Looking at the search terms that people enter and happen to result in the outcome of them visiting my blog, I noticed quite some visitors come here hoping to get a simple yes or no answer to their question: “is Silverlight dead 2012” (or deviations thereof, including “Silverlight vs HTML5” etc).
Although I normally don’t blog about this subject, I can understand the confusion, because I do have quite some posts that would match those keywords, like
- SilverLight is dead, long live LightSwitch! – But this one is more about the LightSwitch vs Silverlight question
- Silverlight is dying, long live LightSwitch! – A clarification of the previous post, but come on guys I was also trolling a bit, building up the tension to make the HMTL support in LightSwitch announcement even bigger.
With this post, based solely on my own opinion, I wanted to give those people the simple yes or no answer to their question, and here it is:
“Is Silverlight dead 2012?”
Yes, it is.
and ONLY IF
your target is Joe Blow playing FarmVille on his iPad while watching “[YourCountryHere] got talent”.
And there you have it. My simple answer.
If you are interested in my reasoning behind that answer…
If your target is regular Joe…
I don’t mean this in any demeaning way. The business to consumer market is huge, and when the iPhone was first released some people became millionaires by creating a $0.99 Fart-Machine-app for that market.
This market segment is so big that the consumerization of IT pretty much dictates what the next major coding language will be this decennium. I read an interesting post by Shawn Wildermuth about the current state of Silverlight, stating that it was in fact Steve Jobs who is responsible for what is happening to Silverlight. When Apple (traditionally more popular in the consumer world than in the business world) launched the iPhone & iPad, and decided that no plugins would work on these platforms, that basically killed Silverlight and Flash in the business to consumer market.
Personally, I also believe this is one of the causes why HTML5 is that much more impressive than it’s predecessor, because the death of browser plugins left a gap that needed to be addressed, causing all parties involved to jump on the HTML5 wagon in high pace.
So my advice if you are going to build an app for the business to consumer market, would be not to use Silverlight. Some IDEs allow you to write code that runs natively on a broad range of mobile devices, HTML5 is platform independent, … or just take a pick and write a truly awesome native app for a specific platform (iOS, Win8, whatever). Your market is huge, and by the time the technology you picked has peaked, you’ll have plenty of profit to pay for a rewrite anyways…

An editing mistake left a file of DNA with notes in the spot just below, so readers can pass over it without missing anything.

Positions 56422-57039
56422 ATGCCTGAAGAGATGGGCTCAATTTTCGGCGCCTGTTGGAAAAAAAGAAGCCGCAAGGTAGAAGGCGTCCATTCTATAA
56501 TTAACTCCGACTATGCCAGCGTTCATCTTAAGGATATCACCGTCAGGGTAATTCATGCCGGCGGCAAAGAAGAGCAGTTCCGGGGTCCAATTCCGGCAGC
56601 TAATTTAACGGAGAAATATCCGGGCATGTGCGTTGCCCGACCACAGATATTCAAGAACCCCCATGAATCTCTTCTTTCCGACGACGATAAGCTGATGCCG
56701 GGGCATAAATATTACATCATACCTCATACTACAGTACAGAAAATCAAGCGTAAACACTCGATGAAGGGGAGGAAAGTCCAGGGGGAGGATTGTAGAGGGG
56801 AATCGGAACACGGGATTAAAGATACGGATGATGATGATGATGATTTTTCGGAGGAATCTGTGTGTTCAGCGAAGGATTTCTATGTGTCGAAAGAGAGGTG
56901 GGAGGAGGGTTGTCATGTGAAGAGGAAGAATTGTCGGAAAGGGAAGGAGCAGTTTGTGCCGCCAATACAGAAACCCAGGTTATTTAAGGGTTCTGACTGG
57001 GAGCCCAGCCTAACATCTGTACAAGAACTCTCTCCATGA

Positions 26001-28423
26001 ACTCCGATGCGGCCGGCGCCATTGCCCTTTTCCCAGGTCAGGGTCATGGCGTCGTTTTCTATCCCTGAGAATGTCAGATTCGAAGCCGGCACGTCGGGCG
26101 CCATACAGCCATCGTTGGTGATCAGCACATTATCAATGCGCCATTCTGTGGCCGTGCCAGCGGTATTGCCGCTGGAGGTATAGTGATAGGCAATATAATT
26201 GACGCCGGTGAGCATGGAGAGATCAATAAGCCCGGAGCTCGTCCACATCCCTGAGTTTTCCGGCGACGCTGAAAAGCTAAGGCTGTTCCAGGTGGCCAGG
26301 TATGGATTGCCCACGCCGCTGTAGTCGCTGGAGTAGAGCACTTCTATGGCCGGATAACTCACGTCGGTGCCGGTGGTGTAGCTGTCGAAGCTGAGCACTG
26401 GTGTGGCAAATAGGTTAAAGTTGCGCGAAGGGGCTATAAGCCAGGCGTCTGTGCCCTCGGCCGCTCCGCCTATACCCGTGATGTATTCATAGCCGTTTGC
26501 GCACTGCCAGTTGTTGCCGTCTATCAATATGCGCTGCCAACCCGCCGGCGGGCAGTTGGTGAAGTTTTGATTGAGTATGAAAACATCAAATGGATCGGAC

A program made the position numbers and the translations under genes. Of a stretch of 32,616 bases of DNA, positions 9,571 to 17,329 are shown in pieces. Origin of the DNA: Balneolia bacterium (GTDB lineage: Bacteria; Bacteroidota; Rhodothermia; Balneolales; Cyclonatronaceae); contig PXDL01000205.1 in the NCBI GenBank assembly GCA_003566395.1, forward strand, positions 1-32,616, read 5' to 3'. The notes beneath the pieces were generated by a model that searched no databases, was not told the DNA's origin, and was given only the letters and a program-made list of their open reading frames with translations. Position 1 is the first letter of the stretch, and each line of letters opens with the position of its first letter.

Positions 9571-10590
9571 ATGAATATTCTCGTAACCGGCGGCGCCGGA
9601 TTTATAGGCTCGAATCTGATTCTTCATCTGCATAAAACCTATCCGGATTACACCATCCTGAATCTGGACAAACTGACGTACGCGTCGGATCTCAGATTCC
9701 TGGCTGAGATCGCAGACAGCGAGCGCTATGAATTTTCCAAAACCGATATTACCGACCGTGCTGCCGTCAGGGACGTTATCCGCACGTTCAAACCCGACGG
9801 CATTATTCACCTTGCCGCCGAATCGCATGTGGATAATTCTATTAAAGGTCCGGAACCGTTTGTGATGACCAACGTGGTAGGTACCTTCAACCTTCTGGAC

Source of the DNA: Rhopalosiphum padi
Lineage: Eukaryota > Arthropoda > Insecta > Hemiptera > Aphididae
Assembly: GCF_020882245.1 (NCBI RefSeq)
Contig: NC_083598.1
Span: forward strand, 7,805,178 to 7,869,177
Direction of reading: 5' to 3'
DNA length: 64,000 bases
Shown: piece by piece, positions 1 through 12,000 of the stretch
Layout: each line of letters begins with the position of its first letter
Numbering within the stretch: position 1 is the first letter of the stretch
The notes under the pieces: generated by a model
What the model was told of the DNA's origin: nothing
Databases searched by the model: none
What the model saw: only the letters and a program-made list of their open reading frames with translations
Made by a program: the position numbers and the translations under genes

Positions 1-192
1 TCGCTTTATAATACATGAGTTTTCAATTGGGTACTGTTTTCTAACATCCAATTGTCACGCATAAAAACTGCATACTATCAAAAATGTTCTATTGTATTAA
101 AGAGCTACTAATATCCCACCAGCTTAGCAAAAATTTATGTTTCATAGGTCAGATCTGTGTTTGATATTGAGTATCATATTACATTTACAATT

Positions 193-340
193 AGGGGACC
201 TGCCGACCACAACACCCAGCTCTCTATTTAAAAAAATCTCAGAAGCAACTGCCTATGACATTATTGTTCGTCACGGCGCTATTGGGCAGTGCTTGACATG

If your target is the business…
Then the answer becomes a bit more difficult. There are pros and there are cons now. Pros include the fact that in the business world, Windows is traditionally a lot more popular than other operating systems, so you’re not really cutting off a significant slice of your potential market if you would decide to actually use Silverlight. Pros also include the fact that you might have years of experience building Silverlight apps and thus you’re simply better at it. From the business’ point of view, this means less money for a more stable product.
Personally, I like the way LightSwitch, that primarily targets small to medium LOB applications, is heading here. Main client is Silverlight, but there is in fact the ability to quickly pump out a mobile companion app when cross-platform or going mobile becomes a true requirement, or even to write a custom website all-together.
Whenever I can, if the need arises for a small to medium LOB application, I’ll open up LightSwitch and write them the application that will last at least another 15 years as opposed to the 20 that HTML5 might last them (you don’t think HTML5 is the last stadium in IT evolution, do you?), for a tenth of the time it would take someone else the same application in another technology.
If your target is the enterprise…
If you’re lucky enough, like I am on my day job, to be involved in multi-million enterprise to enterprise applications, then the answer to the question become less difficult again.
HTML5, a logical competitor for Silverlight, might be better in quite a large number of ways. However, the tooling and experience, isn’t better yet. This will most likely change in a couple of years, but considering the available Silverlight libraries, both open source and built in-house, experience and tooling, still screams that making the swap today would be deadly to your enterprise organisation, unless there’s a specific requirement for another or multiple platforms for the entire application.
So in summary…
There you have your simple answer, or at least my vision about what the most simple answer to that question is.
Also, and this one comes out of personal frustrations & experiences: if you read the intro to my LightSwitch Succinctly eBook, you’ll know that I’m a firm believer of focusing on the end-users needs first. Don’t read this blog post during office hours, especially not if you are looking for posts to back you up in a discussion with your boss or coworkers about the technology to use for the next project, if the real reason is that you are only looking for an opportunity to play around with another technology. Feel free to play around during your own time, but when there’s real end-users involved, focus on their needs, and the amount of money they end up paying for what they get. Let that be the dictating factor of your decisions… /rant
I’d like to end this post with a saying I hear daily from one of my personal friends and work mates: The answer to any question in IT is, always was and always has been: “It depends”. – Quote Arne Wauters.